Google's secure browsing service provides a list of URLs containing malicious software or phishing content to Chrome, Firefox, Safari browsers and ISPs. Google said in September 2017 that its security browsing function protected more than 3 billion devices, up from more than 4 billion last month. It is reported that the service will display warnings before users visit dangerous websites or download dangerous files.
Now, Google is opening up secure browsing to get reports. In fact, the expansion of suspicious website reporters is two-way. When you are on a potentially suspicious site, the extended icon will be displayed. Clicking on the icon will show more explanations of the information that may be suspicious of the site. Users can also report this to Google for further evaluation. If the site is included in the list of suspects for safe browsing, the 4 billion devices mentioned above will be protected.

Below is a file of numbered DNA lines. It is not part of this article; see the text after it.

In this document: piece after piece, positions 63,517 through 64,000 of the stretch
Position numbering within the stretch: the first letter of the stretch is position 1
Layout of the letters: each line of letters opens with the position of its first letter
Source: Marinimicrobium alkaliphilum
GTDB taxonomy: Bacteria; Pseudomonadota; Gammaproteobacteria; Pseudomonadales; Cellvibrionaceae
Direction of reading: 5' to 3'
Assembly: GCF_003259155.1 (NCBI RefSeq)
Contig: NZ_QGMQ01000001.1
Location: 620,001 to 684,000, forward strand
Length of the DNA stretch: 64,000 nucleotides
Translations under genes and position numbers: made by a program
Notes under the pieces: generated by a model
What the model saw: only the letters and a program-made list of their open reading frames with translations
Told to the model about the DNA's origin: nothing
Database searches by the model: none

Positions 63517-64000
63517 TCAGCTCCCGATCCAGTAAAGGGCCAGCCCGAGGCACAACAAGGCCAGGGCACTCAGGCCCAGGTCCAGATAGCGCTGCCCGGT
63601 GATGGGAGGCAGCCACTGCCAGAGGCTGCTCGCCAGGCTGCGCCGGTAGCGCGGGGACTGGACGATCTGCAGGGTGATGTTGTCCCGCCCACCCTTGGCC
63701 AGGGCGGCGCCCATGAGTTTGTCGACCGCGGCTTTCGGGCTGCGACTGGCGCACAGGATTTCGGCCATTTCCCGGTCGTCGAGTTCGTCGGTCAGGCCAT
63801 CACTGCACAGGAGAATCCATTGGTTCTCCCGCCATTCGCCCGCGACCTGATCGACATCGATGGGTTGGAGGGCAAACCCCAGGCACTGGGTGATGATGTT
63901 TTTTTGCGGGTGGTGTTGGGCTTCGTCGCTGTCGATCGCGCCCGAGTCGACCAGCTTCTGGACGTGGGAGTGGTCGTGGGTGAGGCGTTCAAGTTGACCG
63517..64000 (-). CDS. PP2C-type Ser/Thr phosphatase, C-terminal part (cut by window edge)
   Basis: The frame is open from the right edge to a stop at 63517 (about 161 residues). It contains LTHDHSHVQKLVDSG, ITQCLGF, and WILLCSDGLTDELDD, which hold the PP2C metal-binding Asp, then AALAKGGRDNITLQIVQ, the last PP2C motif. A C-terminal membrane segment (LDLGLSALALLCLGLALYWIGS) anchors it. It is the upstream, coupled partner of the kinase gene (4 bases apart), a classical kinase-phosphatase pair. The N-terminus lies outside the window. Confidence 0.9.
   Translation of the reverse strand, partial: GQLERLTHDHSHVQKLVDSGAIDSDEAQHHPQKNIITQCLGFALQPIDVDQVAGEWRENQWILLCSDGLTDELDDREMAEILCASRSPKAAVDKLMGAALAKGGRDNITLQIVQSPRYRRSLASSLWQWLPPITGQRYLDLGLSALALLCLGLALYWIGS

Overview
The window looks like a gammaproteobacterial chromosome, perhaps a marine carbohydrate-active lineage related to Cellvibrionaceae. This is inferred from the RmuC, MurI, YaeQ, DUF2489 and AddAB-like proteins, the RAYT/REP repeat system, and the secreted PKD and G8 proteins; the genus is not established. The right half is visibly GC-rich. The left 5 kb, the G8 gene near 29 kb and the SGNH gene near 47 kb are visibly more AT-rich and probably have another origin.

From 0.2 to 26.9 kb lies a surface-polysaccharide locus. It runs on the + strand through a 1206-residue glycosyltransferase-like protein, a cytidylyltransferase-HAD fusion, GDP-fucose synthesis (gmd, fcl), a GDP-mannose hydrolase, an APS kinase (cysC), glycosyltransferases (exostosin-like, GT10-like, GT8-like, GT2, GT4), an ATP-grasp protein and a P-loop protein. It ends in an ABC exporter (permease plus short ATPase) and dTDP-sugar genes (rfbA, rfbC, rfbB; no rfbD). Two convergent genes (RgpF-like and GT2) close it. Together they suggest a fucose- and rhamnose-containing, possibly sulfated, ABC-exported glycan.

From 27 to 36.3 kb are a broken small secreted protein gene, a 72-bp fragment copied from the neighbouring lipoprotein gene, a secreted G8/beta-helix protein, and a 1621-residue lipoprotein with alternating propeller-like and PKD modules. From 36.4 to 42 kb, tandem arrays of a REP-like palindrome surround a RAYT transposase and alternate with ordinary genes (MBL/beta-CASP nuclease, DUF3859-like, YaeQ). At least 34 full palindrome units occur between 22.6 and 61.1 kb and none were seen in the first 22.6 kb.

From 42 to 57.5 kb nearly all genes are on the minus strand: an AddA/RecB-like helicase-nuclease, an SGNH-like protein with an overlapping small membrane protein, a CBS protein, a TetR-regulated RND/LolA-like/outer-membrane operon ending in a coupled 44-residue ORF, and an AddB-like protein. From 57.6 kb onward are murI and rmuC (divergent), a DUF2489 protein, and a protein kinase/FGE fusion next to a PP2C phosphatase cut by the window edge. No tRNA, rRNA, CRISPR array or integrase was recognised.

In addition, Google released Chrome 75 earlier this month. The new version provides a new warning to steer users away from confusing sites. This function compares the URL of the user's current page with that of the page he visited recently. If the URLs look similar but different (such as go0gle.com and google.com), Chrome will display a warning to help users return to the correct domain name.
Emily Schechter, product manager of Chrome, said: "We don't think you should be a security expert to ensure your network security. Many senior Chrome users agree with our mission to make the network safer for everyone."